Unless the blow that took you to 0hp did exactly enough damage to place you at 0, you have damage 'left over'. If this left over damage is equal to or greater than your maximum hp, you die immediately. If this does not apply, proceed to section (2).

Falling Unconscious

If you did not immediately die from the blow that brought you to 0, you are now unconscious. Proceed to section (3). If you are Immune to the Unconscious Condition, you would not be unconscious - but you would proceed to (3) all the same.

Death Saving Throws

This is the longest section, and explains how to make death saving throws.

Whenever you start your turn with 0 hit points, you must make a special saving throw, called a death saving throw, to determine whether you creep closer to death or hang onto life.

Notice that unconsciousness is not a precondition for section (3). You make death saving throws whenever you start your turn at 0 hp (and later we learn you also have a failed save applied whenever you take damage while you are at 0hp) - regardless of whether or not you are unconscious.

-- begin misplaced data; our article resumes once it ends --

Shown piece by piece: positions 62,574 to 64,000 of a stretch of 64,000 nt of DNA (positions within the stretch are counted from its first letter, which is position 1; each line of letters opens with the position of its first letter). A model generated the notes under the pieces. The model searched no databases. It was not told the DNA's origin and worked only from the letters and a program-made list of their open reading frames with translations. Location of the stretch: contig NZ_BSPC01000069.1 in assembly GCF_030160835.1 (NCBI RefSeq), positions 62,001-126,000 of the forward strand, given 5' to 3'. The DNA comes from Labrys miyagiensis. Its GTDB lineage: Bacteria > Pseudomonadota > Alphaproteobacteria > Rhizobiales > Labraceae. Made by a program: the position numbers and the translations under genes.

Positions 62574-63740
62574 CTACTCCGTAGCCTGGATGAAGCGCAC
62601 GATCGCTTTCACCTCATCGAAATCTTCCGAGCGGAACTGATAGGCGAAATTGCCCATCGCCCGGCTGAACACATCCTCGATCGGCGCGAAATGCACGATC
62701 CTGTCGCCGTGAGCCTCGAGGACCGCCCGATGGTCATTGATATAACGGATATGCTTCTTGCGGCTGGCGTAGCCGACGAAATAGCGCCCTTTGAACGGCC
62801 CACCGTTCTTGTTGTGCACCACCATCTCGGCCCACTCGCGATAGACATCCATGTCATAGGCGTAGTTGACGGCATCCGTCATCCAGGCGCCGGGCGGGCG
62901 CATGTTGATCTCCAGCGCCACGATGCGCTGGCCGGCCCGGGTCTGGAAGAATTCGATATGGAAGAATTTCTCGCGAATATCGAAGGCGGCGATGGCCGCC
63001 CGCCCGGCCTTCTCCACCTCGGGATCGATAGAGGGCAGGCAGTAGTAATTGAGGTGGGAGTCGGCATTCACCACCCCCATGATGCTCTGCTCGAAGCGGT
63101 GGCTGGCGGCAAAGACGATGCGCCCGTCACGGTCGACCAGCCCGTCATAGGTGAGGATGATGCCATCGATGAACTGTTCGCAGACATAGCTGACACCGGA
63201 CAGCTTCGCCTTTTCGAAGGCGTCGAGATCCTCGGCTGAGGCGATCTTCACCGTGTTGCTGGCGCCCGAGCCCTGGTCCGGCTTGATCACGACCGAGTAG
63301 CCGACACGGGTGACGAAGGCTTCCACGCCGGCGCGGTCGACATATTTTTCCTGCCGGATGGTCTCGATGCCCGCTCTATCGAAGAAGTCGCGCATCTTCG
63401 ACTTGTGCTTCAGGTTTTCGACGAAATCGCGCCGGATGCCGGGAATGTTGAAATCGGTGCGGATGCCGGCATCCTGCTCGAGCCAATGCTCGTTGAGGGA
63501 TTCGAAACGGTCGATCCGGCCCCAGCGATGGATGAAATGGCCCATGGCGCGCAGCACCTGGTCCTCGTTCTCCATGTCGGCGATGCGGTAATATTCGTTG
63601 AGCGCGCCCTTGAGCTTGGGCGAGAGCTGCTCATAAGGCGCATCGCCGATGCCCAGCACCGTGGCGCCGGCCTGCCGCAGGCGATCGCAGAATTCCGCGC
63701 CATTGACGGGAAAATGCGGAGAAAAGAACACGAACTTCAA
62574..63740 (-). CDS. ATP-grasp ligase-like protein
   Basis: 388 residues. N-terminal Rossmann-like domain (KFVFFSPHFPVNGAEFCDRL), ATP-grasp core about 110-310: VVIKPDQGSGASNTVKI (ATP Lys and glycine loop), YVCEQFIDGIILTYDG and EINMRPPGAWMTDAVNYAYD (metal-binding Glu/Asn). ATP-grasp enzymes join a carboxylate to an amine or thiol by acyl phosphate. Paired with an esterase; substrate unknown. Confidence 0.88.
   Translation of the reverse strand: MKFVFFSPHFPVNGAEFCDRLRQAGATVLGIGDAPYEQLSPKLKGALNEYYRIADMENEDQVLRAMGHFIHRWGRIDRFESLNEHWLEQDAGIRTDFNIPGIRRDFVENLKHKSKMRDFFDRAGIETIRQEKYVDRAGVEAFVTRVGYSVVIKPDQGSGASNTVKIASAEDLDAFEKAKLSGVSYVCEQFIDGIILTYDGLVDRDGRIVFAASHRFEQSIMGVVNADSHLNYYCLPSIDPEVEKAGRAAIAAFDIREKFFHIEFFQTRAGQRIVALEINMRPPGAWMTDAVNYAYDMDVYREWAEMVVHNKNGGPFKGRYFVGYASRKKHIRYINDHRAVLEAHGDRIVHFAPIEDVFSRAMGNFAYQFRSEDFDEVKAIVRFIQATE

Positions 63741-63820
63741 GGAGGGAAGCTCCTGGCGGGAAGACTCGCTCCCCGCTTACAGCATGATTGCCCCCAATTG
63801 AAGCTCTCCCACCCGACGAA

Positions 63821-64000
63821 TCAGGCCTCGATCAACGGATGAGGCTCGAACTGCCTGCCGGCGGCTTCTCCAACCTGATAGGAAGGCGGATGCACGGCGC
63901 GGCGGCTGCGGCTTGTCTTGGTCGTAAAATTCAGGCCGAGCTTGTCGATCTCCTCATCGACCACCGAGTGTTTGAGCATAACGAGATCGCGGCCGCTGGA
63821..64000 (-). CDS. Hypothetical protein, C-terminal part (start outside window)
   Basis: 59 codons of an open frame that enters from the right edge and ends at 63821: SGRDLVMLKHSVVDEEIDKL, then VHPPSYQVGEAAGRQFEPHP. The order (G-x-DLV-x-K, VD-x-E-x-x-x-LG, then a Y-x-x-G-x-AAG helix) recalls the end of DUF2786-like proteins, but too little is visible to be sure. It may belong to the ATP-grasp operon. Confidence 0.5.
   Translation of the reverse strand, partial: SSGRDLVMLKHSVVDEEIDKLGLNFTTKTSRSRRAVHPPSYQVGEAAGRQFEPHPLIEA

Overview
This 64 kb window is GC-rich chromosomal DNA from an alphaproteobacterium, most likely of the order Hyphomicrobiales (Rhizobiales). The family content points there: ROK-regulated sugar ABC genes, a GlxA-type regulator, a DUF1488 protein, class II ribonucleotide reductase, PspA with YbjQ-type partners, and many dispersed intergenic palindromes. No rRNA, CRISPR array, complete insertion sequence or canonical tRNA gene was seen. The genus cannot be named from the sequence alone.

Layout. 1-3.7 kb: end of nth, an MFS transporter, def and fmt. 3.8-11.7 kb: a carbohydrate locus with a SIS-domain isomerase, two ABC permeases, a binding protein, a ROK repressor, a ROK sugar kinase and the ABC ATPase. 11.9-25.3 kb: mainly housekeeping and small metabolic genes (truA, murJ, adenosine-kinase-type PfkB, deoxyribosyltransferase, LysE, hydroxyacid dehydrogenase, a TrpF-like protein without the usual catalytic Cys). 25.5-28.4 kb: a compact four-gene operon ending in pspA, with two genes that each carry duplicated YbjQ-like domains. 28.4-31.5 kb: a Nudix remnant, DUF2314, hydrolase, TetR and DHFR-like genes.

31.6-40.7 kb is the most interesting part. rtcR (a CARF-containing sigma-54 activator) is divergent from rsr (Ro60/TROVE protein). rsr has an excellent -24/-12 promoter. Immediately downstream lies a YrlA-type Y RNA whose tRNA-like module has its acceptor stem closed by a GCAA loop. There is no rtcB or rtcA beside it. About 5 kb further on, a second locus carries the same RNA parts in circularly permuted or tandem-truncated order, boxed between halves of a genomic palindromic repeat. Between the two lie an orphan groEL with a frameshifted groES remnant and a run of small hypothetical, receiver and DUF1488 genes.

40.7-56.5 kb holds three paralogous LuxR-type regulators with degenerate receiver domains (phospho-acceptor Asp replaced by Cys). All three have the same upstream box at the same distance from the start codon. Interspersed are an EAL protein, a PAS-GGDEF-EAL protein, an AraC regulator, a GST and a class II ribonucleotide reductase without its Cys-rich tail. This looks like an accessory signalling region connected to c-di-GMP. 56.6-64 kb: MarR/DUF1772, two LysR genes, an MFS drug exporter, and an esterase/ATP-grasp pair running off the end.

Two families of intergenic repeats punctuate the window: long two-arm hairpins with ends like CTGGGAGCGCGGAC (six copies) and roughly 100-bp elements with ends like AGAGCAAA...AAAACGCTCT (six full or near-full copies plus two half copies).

Thus, for a monster like an elemental with immunity to unconsciousness, and for which the DM wished to use the PC rules: (1) The DM would first check to see whether the elemental was killed from massive damage. If not, section (2) would be ignored due to the monster's immunity1. Finally in (3) we would have a monster conscious and capable of action at 0hp. The monster would need to make a death save at the start of every turn, and would take a failed save every time it subsequently took damage, but otherwise it could keep acting at zero hp until it either died from failed saves, or was healed or spontaneously recovered. It would certainly not be incapacitated, as nowhere in the rules for operating at 0hp does it say that this causes incapacitation.


1And see also: Is an Immune creature considered to have the condition without suffering its effects?